Just as the general public is learning about Web 2.0, and gaining a basic understanding of how it’s different from what came before, along comes Web 3.0 .
From the billions of documents that form the World Wide Web and the links that weave them together, computer scientists and a growing collection of start-up companies are finding new ways to mine human intelligence.
Their goal is to add a layer of meaning on top of the existing Web that would make it less of a catalog and more of a guide – and even provide the foundation for systems that can reason in a human fashion. That level of artificial intelligence, with machines doing the thinking instead of simply following commands, has eluded researchers for more than half a century.
Regardless of whether you’re willing to accept the meaningless “Web 3.0” label, creating that layer of meaning for information is the logical next step for web applications.
(Back at the birth of the web, Tim Berners-Lee called this the “semantic web”. Much better name.)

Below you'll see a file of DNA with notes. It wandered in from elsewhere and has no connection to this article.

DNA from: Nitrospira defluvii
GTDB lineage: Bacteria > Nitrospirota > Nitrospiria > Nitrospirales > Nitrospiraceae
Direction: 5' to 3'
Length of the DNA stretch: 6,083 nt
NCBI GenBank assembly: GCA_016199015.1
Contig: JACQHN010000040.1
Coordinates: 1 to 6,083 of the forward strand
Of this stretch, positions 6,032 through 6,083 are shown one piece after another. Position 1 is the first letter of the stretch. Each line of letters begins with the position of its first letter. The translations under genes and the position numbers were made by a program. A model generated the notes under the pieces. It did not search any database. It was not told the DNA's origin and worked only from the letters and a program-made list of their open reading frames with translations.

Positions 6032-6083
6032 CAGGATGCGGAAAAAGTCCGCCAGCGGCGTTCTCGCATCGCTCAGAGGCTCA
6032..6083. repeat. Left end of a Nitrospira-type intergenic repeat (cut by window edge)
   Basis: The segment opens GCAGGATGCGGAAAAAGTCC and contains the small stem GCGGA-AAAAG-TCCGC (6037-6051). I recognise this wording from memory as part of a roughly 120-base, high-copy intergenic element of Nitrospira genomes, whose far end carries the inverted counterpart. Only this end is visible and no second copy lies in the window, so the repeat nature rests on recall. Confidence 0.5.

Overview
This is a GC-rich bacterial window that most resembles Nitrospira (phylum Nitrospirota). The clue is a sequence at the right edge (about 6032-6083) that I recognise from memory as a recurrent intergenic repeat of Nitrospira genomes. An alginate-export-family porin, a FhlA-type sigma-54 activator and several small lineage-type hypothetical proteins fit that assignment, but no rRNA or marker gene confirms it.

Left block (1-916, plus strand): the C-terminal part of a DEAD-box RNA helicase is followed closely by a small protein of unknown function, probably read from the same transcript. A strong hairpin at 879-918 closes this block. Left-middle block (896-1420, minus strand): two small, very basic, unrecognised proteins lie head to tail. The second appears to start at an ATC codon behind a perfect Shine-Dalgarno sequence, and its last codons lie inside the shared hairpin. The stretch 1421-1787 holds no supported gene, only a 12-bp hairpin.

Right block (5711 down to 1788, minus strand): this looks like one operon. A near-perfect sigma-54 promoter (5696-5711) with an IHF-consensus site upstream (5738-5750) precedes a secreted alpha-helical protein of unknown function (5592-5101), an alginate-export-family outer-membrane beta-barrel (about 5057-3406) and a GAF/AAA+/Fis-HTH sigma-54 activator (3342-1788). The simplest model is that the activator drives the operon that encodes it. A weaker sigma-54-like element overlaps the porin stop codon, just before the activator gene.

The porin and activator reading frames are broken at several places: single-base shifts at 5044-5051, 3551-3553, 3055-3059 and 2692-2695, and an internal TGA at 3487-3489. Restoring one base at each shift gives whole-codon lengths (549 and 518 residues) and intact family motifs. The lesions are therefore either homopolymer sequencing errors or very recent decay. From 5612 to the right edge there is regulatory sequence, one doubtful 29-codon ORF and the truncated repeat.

Currently there’s a rapid growth in the development of tools that allow anyone to be a contributor.
However, although today’s search tools are pretty good at finding pages, they don’t offer much in the way of context, especially when it comes to the social and personal aspects embedded in the results.
Adding that missing piece will require much smarter system than we have now.
Once upon a time I took a course on artificial intelligence which looked at the concept of creating context from data.
But I’m not about to pretend I understand how the computer science folks are going to make this work.
I just know that it will be exciting to watch it happen.